3 Ways: How To Update a Vintage Dresser Without Paint

Learn three ways to update a vintage dresser at home WITHOUT paint on a budget. Find out what I did to bring an antique into this century in my gender neutral nursery.

There is nothing quite like sturdy, wooden and worn antique furniture. I had been scouring facebook marketplace for the perfect dresser, and I just hadn’t found anything right yet.

According to my research, I was looking for a small dresser that was at least 36 inches tall, 18 inches deep, and 35 inches wide to use as a changing table.

When we were home for Christmas, my mother-in-law offered this antique chest of drawers that was just about the perfect size! You can’t beat free, or furniture passed down through family. It was great as is, but I decided to do a few things to make it feel like my own and fit the space. Let’s learn how you can update a vintage dresser!

Can you see the potential?

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STEP 1: Update Hardware

The existing hardware consisted of 6 wooden knobs. They were fine, but blended into the rest of the piece. The dresser was going in our gender neutral nursery with a brushed bronze crib and rocker, so I decided to pull in more metal elements to match.

I found antique pulls from Etsy that were the perfect size and finish. It was quick and easy to remove the old wooden knobs, and replace with the new hardware. I like the contrast and the way it makes the piece feel customized to match the space.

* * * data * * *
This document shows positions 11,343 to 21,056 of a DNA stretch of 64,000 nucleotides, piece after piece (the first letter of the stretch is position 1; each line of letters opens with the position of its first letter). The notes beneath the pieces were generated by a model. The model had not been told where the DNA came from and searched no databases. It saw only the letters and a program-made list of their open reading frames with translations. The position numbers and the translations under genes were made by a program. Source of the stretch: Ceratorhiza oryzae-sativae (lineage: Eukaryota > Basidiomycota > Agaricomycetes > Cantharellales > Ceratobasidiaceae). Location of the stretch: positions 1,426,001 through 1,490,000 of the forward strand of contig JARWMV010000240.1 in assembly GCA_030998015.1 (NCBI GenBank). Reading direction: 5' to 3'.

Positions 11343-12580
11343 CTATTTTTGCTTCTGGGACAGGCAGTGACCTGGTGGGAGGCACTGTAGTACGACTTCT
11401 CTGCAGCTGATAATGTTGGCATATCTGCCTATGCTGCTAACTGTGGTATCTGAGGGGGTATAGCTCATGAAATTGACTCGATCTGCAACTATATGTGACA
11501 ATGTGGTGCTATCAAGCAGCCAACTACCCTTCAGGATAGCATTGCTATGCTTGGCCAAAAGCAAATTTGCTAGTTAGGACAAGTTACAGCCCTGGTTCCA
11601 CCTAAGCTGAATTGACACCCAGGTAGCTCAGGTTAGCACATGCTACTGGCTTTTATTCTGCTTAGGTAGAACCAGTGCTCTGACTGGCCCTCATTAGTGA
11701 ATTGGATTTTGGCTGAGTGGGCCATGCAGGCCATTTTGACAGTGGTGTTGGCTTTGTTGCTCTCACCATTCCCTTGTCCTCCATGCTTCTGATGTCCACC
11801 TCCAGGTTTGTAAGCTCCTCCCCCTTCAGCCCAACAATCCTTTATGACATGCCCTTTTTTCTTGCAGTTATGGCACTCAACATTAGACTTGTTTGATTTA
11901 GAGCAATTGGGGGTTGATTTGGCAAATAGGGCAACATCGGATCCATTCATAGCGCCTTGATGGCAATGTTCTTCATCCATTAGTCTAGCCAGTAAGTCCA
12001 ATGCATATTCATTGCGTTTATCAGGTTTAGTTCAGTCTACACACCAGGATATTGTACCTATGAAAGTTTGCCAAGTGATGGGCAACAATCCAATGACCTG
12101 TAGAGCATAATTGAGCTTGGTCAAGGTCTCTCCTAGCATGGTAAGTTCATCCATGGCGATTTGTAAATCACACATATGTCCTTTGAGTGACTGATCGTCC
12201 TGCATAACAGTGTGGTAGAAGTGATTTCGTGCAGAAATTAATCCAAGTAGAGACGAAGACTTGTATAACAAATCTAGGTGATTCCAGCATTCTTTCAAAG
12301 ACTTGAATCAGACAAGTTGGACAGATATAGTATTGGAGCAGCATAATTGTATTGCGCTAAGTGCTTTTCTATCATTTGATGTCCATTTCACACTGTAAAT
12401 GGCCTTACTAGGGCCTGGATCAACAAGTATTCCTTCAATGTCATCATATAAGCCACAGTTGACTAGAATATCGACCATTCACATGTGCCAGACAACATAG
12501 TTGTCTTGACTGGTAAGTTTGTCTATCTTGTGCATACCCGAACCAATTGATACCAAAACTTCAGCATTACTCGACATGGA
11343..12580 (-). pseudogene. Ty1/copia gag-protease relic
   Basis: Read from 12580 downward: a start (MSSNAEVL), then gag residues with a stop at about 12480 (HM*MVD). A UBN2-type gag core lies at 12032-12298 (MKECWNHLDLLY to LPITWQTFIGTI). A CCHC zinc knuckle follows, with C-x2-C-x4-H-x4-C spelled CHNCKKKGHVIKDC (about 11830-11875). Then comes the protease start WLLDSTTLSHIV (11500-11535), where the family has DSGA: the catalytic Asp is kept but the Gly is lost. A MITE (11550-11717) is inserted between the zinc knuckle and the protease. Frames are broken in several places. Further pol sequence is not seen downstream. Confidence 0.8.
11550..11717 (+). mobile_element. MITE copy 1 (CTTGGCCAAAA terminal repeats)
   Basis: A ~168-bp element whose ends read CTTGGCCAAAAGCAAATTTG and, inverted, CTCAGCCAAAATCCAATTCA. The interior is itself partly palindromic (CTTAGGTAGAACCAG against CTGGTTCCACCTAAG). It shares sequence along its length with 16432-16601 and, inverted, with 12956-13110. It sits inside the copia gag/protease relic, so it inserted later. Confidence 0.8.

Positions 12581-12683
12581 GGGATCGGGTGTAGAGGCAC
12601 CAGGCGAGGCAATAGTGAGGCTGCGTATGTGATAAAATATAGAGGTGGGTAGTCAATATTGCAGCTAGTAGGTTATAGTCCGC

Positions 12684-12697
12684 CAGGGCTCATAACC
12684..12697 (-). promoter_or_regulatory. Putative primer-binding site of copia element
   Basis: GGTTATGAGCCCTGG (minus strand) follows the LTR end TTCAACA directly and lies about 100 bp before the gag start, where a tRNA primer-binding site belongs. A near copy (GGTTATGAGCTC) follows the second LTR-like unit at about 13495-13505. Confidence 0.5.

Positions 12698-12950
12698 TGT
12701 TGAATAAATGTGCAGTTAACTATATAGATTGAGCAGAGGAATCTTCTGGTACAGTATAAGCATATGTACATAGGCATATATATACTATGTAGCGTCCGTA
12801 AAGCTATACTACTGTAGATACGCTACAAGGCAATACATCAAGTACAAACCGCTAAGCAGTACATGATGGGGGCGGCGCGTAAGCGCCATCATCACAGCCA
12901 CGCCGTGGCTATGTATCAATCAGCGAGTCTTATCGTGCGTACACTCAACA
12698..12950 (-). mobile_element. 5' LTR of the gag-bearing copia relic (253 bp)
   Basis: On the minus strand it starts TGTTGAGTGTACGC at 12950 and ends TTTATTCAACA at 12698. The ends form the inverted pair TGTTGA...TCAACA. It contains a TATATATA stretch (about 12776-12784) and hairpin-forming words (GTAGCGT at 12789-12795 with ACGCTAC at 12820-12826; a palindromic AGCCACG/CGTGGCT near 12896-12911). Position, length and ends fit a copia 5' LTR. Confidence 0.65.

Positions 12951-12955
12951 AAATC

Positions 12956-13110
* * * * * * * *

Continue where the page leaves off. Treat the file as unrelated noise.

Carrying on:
Throughout my home, I have replaced hardware in just about every room. This recommendation can (and should!) be generalized to the rest of your home! In fact, it’s one of the first five things I recommend doing after you close on a house.

Choose a finish and carry it out through the room or even the house for a cohesive look. I have custom hardware in the kitchen, bathrooms, and on other second hand furniture pieces throughout our home. It is an inexpensive fix that can elevate any space.

Step 2 to Update a Vintage Dresser: Add a Key + Tassel

I love when vintage dressers have locks and keyholes! The addition of a key is unique, and gives the opportunity to add a decorative tassel to bring color and texture. But how do you know the key you buy will fit? I’ve learned a bit about keys traditionally used for vintage furniture.

What’s a Skeleton Key?

Have you heard the term ‘skeleton’ key? These are the types of keys to buy that fit into most antique pieces. And the name is fitting; these keys have been hollowed out on the inside and the serrated edge removed so that they can be used to open a large variety of locks. Essentially- the key has been reduced to only its essential parts to make it versatile, hence the name ‘skeleton’ key.

Skeleton keys and locks date back to ancient civilizations as early as 4000 BC. Today, you can find antique skeleton keys priced around $10 or cheaper, while older, ornate skeleton keys may cost as much as $1,000. You can find them at estate sales, antique shops, or online. I purchased two different keys for under $5 a piece.

Never shopped an estate sale? Or wondering how to find them? I spill all my shopping tips and tricks here to help you score amazing secondhand finds. Here’s a list of 10 things I always buy when thrifting if you’re curious.

Tassel Time